How to Beat the Hackers at Their Own Game
Our digital infrastructure carries real risks but potential opportunities for investors.
The first publicly known attack came in the 1980's, when the KGB hired West German hackers to penetrate US military and research networks.
In the years since, cybersecurity attacks against both military and civilian installations have become more sophisticated and well publicized. In 2007, the Departments of Defense, State, Homeland Security, and Commerce and NASA all suffered major intrusions by unknown foreign entities, according to the Center for Strategic and International Studies.
Perhaps not surprisingly, then, President Barack Obama has made cybersecurity a priority of his administration. "[I]t's now clear this cyber threat is one of the most serious economic and national security challenges we face as a nation," he said in a speech in May. And on Monday, the White House's acting cybersecurity czar announced her resignation. So, for now, the White House cybersecurity post is still unfilled.
However, the threat from foreign enemies and rogue hackers continues, threatening both public and private sector cyber infrastructure. It also presents potential money making profits for companies developing technologies to beat back the cyber threat, and for nimble investors thinking about market opportunities.
What motivates the cyber criminal? Michael Lewis, a senior research equity analyst at BB&T who covers defense, points to a few broad reasons.
First: information theft. Hackers are often looking to steal data from a targeted personal device, system, or network. For instance, Lewis notes the case of a disgruntled employee from Boeing (BA) who removed more than 320,000 sensitive computer files using a thumb drive to tap the corporate system. Boeing estimates that the stolen information could have cost up to $15 billion in lost revenue had it been sold.
A second goal: information disruption. A ne'er-do-well, armed with digital know-how, might sneak into Uncle Sam's systems and mess with critical operating data. In 2006, for instance, a disgruntled Navy contractor inserted malicious code into five computers at the Navy's European Planning and Operations Command in Naples, Italy, rendering two computers inoperable. If three others had been knocked down, according to Lewis, the network that tracks US and NATO ships in the Mediterranean would have collapsed.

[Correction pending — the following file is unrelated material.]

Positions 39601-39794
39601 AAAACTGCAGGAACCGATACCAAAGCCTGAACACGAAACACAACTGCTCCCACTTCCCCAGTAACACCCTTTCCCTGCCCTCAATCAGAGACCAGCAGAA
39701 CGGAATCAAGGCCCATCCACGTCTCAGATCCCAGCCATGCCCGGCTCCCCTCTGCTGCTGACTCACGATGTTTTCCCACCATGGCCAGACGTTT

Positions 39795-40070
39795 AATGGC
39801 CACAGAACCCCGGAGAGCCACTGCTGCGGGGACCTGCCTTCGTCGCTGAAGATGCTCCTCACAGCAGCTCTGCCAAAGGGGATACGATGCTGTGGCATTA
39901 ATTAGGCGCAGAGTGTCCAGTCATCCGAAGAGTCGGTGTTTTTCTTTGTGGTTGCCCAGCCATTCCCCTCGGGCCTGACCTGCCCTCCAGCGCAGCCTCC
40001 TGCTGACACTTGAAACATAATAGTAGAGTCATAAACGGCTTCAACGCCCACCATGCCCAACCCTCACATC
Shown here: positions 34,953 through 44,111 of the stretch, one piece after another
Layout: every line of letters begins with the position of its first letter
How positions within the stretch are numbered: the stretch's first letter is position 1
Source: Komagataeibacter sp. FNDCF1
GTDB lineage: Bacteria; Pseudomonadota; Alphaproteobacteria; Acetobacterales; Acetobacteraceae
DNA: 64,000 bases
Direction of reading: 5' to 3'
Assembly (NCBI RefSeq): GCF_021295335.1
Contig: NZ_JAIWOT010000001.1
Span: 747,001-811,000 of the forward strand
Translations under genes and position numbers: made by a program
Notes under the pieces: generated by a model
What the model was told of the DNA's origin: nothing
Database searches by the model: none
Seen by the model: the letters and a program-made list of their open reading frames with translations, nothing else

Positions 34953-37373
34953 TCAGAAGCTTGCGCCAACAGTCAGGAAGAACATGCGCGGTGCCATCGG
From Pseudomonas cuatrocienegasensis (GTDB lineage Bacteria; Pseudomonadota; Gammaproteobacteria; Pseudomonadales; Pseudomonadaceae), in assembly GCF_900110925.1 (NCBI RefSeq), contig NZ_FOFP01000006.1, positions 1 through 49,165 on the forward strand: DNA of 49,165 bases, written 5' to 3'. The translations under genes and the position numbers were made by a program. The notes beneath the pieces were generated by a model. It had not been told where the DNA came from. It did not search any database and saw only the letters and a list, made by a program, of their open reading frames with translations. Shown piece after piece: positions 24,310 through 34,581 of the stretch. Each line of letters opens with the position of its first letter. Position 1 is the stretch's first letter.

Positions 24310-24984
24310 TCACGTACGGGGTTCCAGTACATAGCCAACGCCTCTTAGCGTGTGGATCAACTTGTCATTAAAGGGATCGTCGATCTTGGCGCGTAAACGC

Finally, there is what Lewis refers to as information denial, those pesky hacks who shut down private or government computer systems with floods of automated hits.
Whatever their motivation, hackers are capable of causing a potentially great deal of damage very quickly, whether it's to national security or a company's bottom line. In 2008 alone, cyber criminals ripped off intellectual property from businesses worldwide worth up to $1 trillion.
"What the public has to understand is that the threat of cyber thieves accessing individual confidential information or national security information is only growing," Lewis told Minyanville.
As the cyber threat continues, Lewis and his crew of analysts project that the cyber security market will grow in the 8% to 11% range through government fiscal year 2014, and he hastens to add that he thinks those projections are based on conservative assumptions.
Within his coverage universe, the analyst believes that the primary competition in the cyber-domain will likely include ManTech International (MANT). "Their core business is related to the intelligence community, which will be leading the charge in the cyber growth area," he says.
He also thinks CACI International (CACI) will benefit, given its strong position in the US Army intelligence area, as will L-3 Communications (LLL). "They will benefit in two ways: they have a large IT business and they have a strong position with the US Navy."
Other primary competitors in the cyber-domain, according to Lewis, include Applied Signal Technology (APSG), Argon ST (STST), Dynamics Research (DRCO), NCI (NCIT), and SRA International (SRX).
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